that whatever was the object of bringing the Scone 
stone to England it was not that it should be used 
as a coronation stone. Indeed there was no reason 
why the English people of the thirteenth century 
should suddenly desire to adopt the tribal practices 
and beliefs of Scotsmen, and the only way to 
account satisfactorily for the use in much later times 
of the Scone stone in the coronation ceremony of 
England is the discovery of a counterpart to it in 
the English ceremony. That counterpart was the 




One mm itht 


Hernial fa- Ben* 
l.,,ti<f-.''u,ih ,Jrrr. 
' <md ofJtirhard - see below, 
■md and Garden granted to 
Hosp 1 . fa' Jtichi son of Edward. 
md of Humphrey, 
(Tit- tierr iidfuituntj the above 
,</■' Faulinus SrneJ- and //mn- 
'ted fa him to Hospital with 
the one belenv. 
(Me acre granted to Bospital 

by PaulimiS SencJ-. 
Ol%e d'arrmted tv dl fa JteJorave . 
land ofB^Springoltt and Bospf 
' acre of Land granted to Hosp. 
ytren'.de Sco Hgidio 
land ofBart/i Spruujold 
land 'of \D.° 
Bospited land . 
ere of Zand 
16 Hospital land granted fa- Bet'Biitt. 

LJ/i acre of land granted to Hosp'. 
\ by Juti-ma Je Gayion, 


tnbltturti , 

land and rent tit 


n amntrr/ to ' 

Hospital In Ad 

Rente etc Hereto 

sin acre of Ditto 

de Irancdcn it 

of.fiospl' 1 

Mind of Robert Ji 
Three roods ofluj 

.1 ,,r, 

nted to the 

Hasp! by lucia 



SfClemcnt- Danes. 'and 'euvallea 

16 A second ' Gard'.!i- Jle.cse of A? 

'" An acre o-ranf 'fr //.,.,■/>' l t .i^ms /. ' 
, — Bouses iVyw winch ffosp?re&&ew 
2.9 land ofHospl 

. Isdrhrot. attul* Far, 
Messes trotn tech Ho. 
sit:on the arotatd r. 

10- The abate places were 
■ ^elements M„e, /, M, 


- Hardee. 



m m 

W 3. Plan of 

l M I TJteBound^ies orEtwir&ns <>f 




D? of Alicia Attleosones. 
lr' 'of' Hasp, late Jacob italdttins 
An acre o/'lotd ot Hot iU-toood 
'land of '■'milium Talk. 
D? of John de Scntficnll. 
land of JHltiam Cousin . 
Ha:,./' Step Olailtttn de Kentistotm . 
Vhc manorial Residence of 
Robert de Rortpole . 
"ortpote Chapel succeeded hvC.r.o 
Ton Chapel. 

d House of Edmund, situate. 
ja.fttt Criteria and hrttcecn 

Hasp and Cirri: -nit ell .Van 


"~~ Spitel Stret. 




King's stone at Westminster ; and when the later 
legal use to which this was put began first to 
obscure and then to displace the earlier associations 
with the coronation, it was easy for Englishmen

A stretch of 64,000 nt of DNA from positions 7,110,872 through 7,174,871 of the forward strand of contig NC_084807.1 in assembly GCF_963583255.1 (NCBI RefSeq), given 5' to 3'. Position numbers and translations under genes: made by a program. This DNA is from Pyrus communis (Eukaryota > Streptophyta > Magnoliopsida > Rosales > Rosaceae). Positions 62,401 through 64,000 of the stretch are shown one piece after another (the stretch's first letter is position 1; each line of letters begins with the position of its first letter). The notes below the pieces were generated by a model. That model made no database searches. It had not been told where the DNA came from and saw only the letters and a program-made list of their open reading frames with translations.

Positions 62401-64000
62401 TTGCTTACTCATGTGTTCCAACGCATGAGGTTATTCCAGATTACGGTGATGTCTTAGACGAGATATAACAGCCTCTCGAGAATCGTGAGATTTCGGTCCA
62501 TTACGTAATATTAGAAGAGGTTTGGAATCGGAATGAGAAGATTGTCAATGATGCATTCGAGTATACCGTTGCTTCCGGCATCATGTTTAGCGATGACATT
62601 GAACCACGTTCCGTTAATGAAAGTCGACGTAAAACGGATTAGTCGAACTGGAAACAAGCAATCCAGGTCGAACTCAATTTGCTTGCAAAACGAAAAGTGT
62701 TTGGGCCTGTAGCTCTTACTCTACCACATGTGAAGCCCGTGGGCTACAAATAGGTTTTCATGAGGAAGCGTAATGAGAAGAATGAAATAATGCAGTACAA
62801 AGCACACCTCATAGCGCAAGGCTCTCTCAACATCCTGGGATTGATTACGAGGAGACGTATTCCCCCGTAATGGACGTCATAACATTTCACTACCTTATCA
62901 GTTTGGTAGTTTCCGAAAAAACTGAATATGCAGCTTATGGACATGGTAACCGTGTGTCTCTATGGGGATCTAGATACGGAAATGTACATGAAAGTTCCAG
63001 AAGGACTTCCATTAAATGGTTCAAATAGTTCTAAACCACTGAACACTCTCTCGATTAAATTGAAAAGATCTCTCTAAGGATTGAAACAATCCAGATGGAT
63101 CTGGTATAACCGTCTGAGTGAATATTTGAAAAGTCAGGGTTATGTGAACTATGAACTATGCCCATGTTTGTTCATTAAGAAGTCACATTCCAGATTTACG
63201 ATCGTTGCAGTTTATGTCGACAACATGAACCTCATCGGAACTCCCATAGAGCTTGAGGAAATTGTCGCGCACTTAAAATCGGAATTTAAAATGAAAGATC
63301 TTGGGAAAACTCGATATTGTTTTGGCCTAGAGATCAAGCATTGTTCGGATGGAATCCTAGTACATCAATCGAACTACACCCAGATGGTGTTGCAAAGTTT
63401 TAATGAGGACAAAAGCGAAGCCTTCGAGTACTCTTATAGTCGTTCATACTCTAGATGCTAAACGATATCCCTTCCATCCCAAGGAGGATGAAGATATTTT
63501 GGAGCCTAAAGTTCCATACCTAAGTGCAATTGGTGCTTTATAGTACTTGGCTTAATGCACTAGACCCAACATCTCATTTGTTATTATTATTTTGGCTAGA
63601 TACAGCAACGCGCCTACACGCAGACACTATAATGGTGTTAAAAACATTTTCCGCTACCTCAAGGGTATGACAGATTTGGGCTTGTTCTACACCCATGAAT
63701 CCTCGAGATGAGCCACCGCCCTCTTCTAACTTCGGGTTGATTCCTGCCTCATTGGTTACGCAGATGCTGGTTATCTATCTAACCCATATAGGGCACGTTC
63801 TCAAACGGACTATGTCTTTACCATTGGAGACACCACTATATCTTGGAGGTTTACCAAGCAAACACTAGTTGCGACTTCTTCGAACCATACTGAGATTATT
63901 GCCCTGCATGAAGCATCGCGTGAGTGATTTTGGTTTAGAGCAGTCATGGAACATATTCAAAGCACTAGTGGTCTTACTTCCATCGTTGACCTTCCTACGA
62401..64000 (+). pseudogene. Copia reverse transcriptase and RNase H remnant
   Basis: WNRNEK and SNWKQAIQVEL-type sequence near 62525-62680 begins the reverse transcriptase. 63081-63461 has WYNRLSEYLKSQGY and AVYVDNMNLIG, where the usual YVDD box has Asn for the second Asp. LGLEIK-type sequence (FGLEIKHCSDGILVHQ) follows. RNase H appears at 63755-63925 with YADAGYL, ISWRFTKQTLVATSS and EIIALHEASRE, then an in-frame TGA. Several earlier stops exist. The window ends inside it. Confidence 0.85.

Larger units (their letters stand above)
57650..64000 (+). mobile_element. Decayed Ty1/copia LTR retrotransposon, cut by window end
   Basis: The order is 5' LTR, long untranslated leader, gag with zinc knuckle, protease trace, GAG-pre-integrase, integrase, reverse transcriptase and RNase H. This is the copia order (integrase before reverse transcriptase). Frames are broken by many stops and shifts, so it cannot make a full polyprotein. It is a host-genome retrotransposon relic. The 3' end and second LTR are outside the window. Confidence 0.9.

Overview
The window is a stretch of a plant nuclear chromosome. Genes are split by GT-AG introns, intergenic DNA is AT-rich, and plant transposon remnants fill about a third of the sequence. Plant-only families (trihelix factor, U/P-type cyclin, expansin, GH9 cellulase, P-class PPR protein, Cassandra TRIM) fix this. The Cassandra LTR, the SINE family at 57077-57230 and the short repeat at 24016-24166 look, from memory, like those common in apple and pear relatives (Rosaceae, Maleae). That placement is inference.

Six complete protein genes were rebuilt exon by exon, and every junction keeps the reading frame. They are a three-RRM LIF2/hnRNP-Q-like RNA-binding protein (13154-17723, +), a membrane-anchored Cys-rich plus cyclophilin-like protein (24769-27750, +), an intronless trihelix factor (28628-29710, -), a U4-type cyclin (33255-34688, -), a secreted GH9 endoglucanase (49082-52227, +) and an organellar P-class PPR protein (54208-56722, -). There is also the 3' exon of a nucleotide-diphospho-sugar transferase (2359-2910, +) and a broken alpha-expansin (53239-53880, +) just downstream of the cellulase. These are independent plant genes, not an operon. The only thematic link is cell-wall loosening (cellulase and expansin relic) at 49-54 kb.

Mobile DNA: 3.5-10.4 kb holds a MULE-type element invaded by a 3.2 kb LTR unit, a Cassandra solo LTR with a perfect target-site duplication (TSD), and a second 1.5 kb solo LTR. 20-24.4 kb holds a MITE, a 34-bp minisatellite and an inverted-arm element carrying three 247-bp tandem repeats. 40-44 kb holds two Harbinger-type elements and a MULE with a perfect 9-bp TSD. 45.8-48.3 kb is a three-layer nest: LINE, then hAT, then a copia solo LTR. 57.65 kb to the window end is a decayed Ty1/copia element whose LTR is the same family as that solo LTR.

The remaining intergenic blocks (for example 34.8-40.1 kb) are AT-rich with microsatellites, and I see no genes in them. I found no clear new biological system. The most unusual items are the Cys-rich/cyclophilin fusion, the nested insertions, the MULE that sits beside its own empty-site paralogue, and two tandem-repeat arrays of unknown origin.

to transfer to the Scone stone all that they 
had previously understood of the Westminster 
stone. This is what I claim for the evidence 
adduced as to the origin of the King's Bench at 

Westminster is in this way separated from London 
in a marked and special degree, and it will be found 
on further examination that there is another instance 
of this separation, which will also show the keeping 
up of the tribal practices of the Danes by the 
people living outside the walls of London. This 
is the famous Danish settlement on the western side 
of the city. We approach the history of this settle- 
ment through the significant name of the church and 
parish of St Clement Danes, which has kept alive 
the tradition that the district^ on this side of the 
city was in some way or another connected with 
the Danish conquerors of our island in the tenth 
and eleventh centuries. When the Danes overran 
this country they formed settlements in many 
districts, and that one of these settlements should 
have been just outside the walls of London is not 
only of great significance by itself, but it has, I 
think, the added significance of showing the difference 
between the city organisation and that of the country 
outside the city. 

The first important facts which bear upon the 
subject are the entries in the chronicles relating to 


Harold, the son of Cnut, who succeeded to the 
kingship in 1036. William of Malmesbury says, "he 
was elected by the Danes and the citizens of London, 
who from long intercourse with these barbarians had 
almost entirely adopted their customs," 1 and then in 
1040 we have the records of his burial. The entry 
in the chronicle of William of Malmesbury is as 
follows, after describing the disinterring of the body 
by Hardicnut : " id a quodam piscatore exceptum 
sagena, in ccemiterio Danorum Londonicz tumulatur" 
Florence of Worcester says that Hardicnut sent 
to London yElfric, Archbishop of York, Earl Godwin, 
Stor the master of the household, Edric the dispenser, 
Thrond captain of his guards, and other men of 
dignity, and ordered them to dig up Harold's body,